I Felt Like a Criminal: The Pressure to Become a Helicopter Parent

I Felt Like a Criminal: The Pressure to Become a Helicopter Parent

This piece, written by Rebecca Ruiz, is part of Mashable Spotlight, which presents in-depth looks at the people, concepts and issues shaping our digital world:

In 2011, Lilia Gonzalez* nearly lost her three young children. She considered herself a loving, attentive mother, but one day she made a seemingly harmless mistake that turned into a two-year battle to convince the state of Illinois that she hadn’t — and wouldn’t — maliciously neglect her children.

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Julie Q. Rule Changes: The Long Road to Ending the Overcharging “Environment Injurious” Neglect Claims

Dear Friends and Clients of the Family Defense Center:

June 11, 2014, was a wonderful day for the Family Defense Center and for tens of thousands of parents and caregivers in Illinois.  There were no parades, but there should have been.  That is because on June 11, 2014, a lawful rule finally went into effect that stops DCFS from claiming innocent parents—including those who are victims of domestic violence themselves or have mental health conditions they are treating—are guilty of child neglect.  Indeed now, for the first time, DCFS rules proclaim that being a victim of domestic violence is presumptively NOT child neglect.  In order to determine that any person has created an “environment injurious,” DCFS rules now require a more stringent showing that a parent or caregiver “blatantly disregarded” their duty of care towards the child by failing to exercise “reasonable precautionary measures.”   While this rule affects tens of thousands of Illinois families each year, the impact is especially significant for persons with mental health diagnoses, families with a family member with a substance abuse issue (including persons in recovery), and mothers who are domestic violence victims, for these are the individuals who so commonly were brought into the wide DCFS net under the old rule defining “environment injurious” in a matter that operated as an unlawful “catch all.”  (Please see Issue 15 and Issue 16 of The Family Defender for additional details on the Julie Q. and Ashley M. cases summarized here).

The rule that DCFS adopted is one the Family Defense Center had fought for long and hard.  In fact, the fight to secure exoneration for family members who were wrongly labeled child neglectors for creating a supposed “environment injurious” just because of who they are—and not because of anything neglectful they had done—started way back in April 2009, when a mother named Julie Q. sought our help. To us, it was clear that Julie had been unfairly targeted for child neglect when there was no case against her at all, just a lot of innuendo coming from an embittered ex-spouse.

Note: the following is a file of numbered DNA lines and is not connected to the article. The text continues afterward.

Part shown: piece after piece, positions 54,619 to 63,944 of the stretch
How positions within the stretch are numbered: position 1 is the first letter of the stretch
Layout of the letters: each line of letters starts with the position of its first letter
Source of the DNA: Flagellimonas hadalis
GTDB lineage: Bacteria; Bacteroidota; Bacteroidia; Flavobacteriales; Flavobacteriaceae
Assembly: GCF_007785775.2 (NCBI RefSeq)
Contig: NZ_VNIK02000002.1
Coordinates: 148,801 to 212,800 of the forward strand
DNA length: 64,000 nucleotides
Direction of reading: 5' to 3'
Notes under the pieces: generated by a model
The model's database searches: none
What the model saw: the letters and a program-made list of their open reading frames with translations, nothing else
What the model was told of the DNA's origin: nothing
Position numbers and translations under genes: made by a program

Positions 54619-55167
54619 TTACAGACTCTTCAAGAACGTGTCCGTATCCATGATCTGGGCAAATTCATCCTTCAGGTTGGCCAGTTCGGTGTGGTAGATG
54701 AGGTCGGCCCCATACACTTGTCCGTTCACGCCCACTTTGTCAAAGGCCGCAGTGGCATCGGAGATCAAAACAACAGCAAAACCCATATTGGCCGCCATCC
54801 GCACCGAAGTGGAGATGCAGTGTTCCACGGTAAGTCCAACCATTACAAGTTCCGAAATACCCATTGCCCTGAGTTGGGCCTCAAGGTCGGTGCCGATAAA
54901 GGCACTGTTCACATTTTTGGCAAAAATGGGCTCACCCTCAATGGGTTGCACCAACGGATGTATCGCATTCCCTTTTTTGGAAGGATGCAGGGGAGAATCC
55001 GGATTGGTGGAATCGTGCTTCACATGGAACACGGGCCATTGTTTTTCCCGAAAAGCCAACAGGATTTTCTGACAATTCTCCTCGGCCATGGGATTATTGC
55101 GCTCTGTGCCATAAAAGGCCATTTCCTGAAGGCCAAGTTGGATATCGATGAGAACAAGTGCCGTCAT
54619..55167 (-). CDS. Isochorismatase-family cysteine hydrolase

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Family Defender Issue 16: Winter 2014

Click here to read issue #16 in PDF (winter 2014)

In This Issue: Focus on DCFS Overreaching (Part I) and New National Advocacy Project Expand’s Center’s Impact

Features:

Ashley M. v. DCFS: Class Action Lawsuit Seeks to End DCFS’s Continued Use of Allegation 60 “Enviroment Injurious” As a Basis for Finding Child Neglect, page 1

Family Defense Briefs, page 2

The Family Defense Center Promotes Affirmative Legislative Changes, page 3

Mother and Child File Civil Rights Suit Against DCFS Director Alleging Discrimination and Due Process Violations Related to Family Separation, Demand for Unneeded Psychiatric Hospitalization and Unauthorized Restrictions on Familial Rights, page 5

“Factitious Disorder By Proxy” Allegations: DCFS Investigators Diagnose and indicate Mothers Based on an Ambiguous and Highly Controversial Mental Illness, page 6

DCFS Oversimplifies and Over-reports “Failure to Thrive” Diagnoses, page 9

Anita Weinberg’s Acceptance Speech: On Accepting the Family Defender 2013 Award from the Family Defense Center, Chicago, Illinois, September 23, 2013, page 12

National Advocacy Project Expands Center’s Reach, page 16

Family Defense Center’s National Advocacy Project Takes on Pennsylvania Lawsuit, page 17

Can You Believe This?, page 19